Great Britain women win Olympic hockey bronze in thriller

Great Britain's Shona McCallin, Lily Owsley and Hannah Martin celebrate winning hockey bronze at the Tokyo Olympics

Great Britain's Shona McCallin, Lily Owsley and Hannah Martin celebrate winning bronze in women's hockey at the Tokyo 2020 Olympic Games - Credit: PA

Great Britain’s women clinched hockey bronze at the Tokyo Olympics with a thrilling 4-3 victory over India.

Five goals inside a frantic second quarter saw GB go from 2-0 up, thanks to goals from Ellie Rayer and Hampstead & Westminster's Sarah Robertson, to being 3-2 down at half-time after India rallied.

GB responded well and equalised five minutes after half-time through captain Hollie Pearne-Webb in another entertaining quarter.

In what had been a gripping game throughout, a brilliant drag flick from Hampstead's Grace Balsdon at the start of the final quarter would prove to be the difference as GB took a well-earned bronze medal.

Britain started the game positively, bossing the early possession and limiting India to very little chances.

Giselle Ansley came close from a penalty corner only to find Savita in the India goal there to block the attempt.

Savita was on hand again to deny the best chance of the first quarter. Rayer had a shot from close range superbly saved by an outstretched foot before the keeper showed quick reflexes to reposition and save Sarah Jones’ follow-up attempt.

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The game really roared into life in the second quarter as five goals were plundered. Rayer flew down the by-line and flashed the ball across the face of goal only to see it knocked into the goal by an Indian player to open the scores.

A fast-flowing team move saw GB double the lead. Shona McCallin played a perfectly weighted final ball into Robertson who rifled the ball in off the post with a sublime finish on the reverse.

Great Britain's Sarah Robertson celebrates scoring their second goal against India

Great Britain's Sarah Robertson celebrates scoring their second goal against India - Credit: PA

India wouldn’t take it lying down and immediately struck back. Two goals in two minutes, both from Gurjit Kaur, saw India tie things up through a brilliant brace of drag flicks.

They didn’t stop there and took the lead a minute before half-time when a scramble inside the circle saw the ball fall kindly to Katariya who slotted home from close range to make it three Indian goals in four minutes.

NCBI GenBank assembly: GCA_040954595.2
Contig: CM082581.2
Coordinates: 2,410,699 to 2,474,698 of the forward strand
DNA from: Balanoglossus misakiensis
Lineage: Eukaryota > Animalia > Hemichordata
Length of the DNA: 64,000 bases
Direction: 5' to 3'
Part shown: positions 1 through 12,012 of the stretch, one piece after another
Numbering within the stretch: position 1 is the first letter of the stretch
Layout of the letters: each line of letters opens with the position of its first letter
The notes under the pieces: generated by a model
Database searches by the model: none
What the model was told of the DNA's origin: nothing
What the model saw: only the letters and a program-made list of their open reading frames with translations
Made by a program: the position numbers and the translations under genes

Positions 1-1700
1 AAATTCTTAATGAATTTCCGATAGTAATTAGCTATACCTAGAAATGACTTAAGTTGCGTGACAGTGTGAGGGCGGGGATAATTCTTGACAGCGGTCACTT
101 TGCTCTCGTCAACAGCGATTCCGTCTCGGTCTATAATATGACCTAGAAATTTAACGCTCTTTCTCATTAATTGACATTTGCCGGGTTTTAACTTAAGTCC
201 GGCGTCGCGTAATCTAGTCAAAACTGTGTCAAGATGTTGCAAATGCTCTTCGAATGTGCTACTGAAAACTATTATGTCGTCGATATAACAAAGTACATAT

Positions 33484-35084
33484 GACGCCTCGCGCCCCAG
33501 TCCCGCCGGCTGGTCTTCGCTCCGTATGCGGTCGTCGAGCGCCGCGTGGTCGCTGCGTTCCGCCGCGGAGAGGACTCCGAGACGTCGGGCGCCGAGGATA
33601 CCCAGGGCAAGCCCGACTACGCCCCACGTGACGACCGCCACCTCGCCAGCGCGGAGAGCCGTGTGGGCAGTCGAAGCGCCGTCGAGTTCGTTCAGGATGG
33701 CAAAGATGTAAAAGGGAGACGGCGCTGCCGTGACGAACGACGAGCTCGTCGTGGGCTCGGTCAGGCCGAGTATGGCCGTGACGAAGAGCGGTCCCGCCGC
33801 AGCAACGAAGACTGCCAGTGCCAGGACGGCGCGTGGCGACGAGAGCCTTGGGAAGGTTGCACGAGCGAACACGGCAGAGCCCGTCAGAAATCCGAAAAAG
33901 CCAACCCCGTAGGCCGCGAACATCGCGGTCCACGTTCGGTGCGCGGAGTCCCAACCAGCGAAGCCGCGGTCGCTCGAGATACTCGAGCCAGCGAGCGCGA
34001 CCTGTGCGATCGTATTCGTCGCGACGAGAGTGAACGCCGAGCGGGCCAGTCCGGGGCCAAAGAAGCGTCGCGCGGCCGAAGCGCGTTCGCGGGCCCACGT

GB came back strongly after the interval and within five minutes were level.

Jones did superbly to create the initial chance with a purposeful run into the circle, the ball falling to the edge of the circle to Pearne-Webb who lashed it into the far corner.

India looked to make an immediate response and came close to restoring their lead. Two penalty corners in quick succession ramped up the pressure, but Hinch was again on hand to thwart the effort.

In an end-to-end 15-minute spell, GB enjoyed a flurry of chances of their own in a goalmouth scramble before India came close from a penalty corner in the final minute of the quarter.

Great Britain restored the lead early in the final quarter thanks to Balsdon’s thumping drag flick which would prove to be a decisive goal. Though there would be nervy moments, GB took the pace out of the match and worked hard to grind out the victory and secure the bronze medal.

Great Britain's Grace Balsdon (31) celebrates scoring their winning goal against India

Great Britain's Grace Balsdon (31) celebrates scoring their winning goal against India - Credit: PA

It is the third consecutive Olympic medal earned by GB’s women following bronze at London 2012 and gold at Rio 2016.

Laura Unsworth, who was part of all three teams, becomes the most successful British hockey player of all time – only eight British women have women more Olympic medals than her.

Pearne-Webb said: "I’m incredibly proud of the squad. To the 16 who played and will get a medal, but also the three reserves who deserve a medal, plus the players at home not selected.

"We have 26 in the squad but so many more not selected. We've had a lot of turnover in the last five years, I wish they could all get a medal because they deserve one. That's why we're here and how we've achieved it.

"It's been a tough five years, at times we doubted whether we could do it, but we have. It's so hard to sum it up. We've not had many highs in this cycle, and after winning in Rio, that's the biggest challenge.

"To bring a group all together after so many challenges, I can't even remember them all! We've sacrificed so much to perform as best we could. A few months ago, an Olympic bronze was just a dream but I'm so proud we've done it.

“There’s been so many challenges, I can’t recall them all. Not just collectively as a team but individually as well. It’s been tough for everyone back home in the last 18 months and that’s been the same for us.

"Some of the girls, myself included, haven’t seen our families for over a year. We’ve been locked down, Christmas on our own, and we did that because we wanted to come here and give the best performances we could.

“An Olympic bronze a few months ago was in our wildest dreams so I’m just so proud of the whole squad, the whole support staff, everyone that’s been involved that we can come away with something from here.

"At half time it was just a big deep breath. Go back to our game and believe in ourselves. We came out in the second half really well."